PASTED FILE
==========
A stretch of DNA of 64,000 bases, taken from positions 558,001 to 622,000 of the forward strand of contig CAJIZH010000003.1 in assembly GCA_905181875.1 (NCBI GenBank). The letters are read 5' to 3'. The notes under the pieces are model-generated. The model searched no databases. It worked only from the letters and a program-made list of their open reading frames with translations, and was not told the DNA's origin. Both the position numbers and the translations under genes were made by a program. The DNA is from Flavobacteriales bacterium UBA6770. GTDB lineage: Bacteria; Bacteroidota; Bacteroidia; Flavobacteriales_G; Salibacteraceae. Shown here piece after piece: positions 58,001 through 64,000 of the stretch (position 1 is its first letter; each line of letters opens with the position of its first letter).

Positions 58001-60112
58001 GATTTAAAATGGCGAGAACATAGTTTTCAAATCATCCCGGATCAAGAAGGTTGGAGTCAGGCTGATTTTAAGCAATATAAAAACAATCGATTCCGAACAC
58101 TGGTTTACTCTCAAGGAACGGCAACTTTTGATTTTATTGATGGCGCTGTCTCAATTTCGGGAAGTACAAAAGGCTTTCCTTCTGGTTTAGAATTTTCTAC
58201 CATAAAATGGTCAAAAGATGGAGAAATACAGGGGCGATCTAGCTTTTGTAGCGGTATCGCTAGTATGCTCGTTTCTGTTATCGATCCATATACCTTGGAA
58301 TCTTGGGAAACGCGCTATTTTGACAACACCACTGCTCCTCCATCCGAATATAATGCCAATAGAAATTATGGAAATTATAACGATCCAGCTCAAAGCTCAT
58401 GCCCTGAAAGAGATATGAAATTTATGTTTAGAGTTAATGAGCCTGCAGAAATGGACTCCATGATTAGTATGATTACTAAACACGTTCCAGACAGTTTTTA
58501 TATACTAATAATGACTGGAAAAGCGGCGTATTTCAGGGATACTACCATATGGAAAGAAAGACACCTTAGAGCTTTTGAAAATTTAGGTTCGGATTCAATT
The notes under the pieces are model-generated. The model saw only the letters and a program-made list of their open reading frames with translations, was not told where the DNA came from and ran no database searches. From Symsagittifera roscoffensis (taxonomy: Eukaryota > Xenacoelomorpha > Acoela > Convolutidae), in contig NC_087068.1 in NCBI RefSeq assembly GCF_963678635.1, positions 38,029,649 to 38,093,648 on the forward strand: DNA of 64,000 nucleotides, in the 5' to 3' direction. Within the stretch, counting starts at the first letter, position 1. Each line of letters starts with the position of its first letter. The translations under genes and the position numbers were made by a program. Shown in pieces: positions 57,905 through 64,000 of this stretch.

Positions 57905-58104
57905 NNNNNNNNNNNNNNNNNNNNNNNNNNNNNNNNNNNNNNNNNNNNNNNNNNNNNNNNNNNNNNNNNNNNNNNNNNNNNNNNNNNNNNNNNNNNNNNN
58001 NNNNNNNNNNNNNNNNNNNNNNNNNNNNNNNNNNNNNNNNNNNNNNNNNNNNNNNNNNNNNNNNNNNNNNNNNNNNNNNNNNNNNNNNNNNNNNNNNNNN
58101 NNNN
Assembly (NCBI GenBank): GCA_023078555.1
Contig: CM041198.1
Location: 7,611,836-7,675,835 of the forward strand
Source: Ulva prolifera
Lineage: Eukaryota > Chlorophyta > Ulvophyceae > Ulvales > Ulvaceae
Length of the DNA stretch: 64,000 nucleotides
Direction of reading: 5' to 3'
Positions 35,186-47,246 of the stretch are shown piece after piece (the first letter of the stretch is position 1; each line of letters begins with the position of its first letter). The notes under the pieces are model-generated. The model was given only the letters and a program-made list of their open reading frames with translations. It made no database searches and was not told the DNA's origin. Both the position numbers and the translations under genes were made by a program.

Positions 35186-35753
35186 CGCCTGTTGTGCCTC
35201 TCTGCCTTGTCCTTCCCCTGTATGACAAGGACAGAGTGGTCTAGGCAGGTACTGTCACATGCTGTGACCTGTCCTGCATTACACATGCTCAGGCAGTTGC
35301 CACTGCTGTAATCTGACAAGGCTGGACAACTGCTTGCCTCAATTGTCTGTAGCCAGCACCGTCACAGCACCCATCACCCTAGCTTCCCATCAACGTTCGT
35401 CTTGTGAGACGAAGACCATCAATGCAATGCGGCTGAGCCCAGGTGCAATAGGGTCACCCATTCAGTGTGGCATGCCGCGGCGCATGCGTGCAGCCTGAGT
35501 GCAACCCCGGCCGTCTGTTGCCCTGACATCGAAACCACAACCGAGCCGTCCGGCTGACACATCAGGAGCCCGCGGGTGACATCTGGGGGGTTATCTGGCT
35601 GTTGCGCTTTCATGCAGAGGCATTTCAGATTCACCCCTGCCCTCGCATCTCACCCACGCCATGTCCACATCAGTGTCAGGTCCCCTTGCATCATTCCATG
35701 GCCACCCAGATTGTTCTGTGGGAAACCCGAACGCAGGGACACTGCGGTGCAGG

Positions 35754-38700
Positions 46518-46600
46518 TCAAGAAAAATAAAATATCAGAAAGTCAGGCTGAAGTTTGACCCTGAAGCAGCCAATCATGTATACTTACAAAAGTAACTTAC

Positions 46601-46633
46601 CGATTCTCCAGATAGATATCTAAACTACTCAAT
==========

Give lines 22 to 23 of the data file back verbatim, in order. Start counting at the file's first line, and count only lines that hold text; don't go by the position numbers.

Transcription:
Positions 35186-35753
35186 CGCCTGTTGTGCCTC